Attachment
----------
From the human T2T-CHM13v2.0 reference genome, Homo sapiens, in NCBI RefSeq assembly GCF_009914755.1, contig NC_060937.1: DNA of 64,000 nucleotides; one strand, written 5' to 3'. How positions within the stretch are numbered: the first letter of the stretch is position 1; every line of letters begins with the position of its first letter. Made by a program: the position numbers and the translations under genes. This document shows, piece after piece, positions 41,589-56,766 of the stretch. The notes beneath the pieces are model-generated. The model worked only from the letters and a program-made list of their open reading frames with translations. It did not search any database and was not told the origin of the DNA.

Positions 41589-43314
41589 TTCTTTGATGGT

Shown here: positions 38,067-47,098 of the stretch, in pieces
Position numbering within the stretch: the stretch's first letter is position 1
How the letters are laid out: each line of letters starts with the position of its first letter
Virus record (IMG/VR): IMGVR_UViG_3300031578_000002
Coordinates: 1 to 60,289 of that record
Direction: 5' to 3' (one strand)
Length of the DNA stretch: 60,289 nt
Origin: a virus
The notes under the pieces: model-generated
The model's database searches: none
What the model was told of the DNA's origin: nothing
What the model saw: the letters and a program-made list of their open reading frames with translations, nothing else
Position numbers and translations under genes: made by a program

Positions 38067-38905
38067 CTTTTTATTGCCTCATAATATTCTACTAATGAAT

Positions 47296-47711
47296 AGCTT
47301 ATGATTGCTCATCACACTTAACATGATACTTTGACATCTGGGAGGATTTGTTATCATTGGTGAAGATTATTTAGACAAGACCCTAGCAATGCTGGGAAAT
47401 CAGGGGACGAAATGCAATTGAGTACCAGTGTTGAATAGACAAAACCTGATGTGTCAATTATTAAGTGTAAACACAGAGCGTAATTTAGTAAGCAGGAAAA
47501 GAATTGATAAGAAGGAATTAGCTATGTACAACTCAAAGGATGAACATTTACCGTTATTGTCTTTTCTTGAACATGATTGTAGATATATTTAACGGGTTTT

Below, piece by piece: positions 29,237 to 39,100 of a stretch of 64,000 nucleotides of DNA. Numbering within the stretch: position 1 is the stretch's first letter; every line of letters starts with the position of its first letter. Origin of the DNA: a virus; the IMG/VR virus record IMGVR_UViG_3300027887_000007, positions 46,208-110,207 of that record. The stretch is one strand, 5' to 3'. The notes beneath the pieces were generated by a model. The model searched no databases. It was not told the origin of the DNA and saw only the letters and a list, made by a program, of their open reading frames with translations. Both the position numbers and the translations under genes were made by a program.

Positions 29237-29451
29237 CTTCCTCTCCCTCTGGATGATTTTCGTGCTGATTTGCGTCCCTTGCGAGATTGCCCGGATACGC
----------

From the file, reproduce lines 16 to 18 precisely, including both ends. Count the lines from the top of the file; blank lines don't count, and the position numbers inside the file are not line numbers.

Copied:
Position numbers and translations under genes: made by a program

Positions 38067-38905
38067 CTTTTTATTGCCTCATAATATTCTACTAATGAAT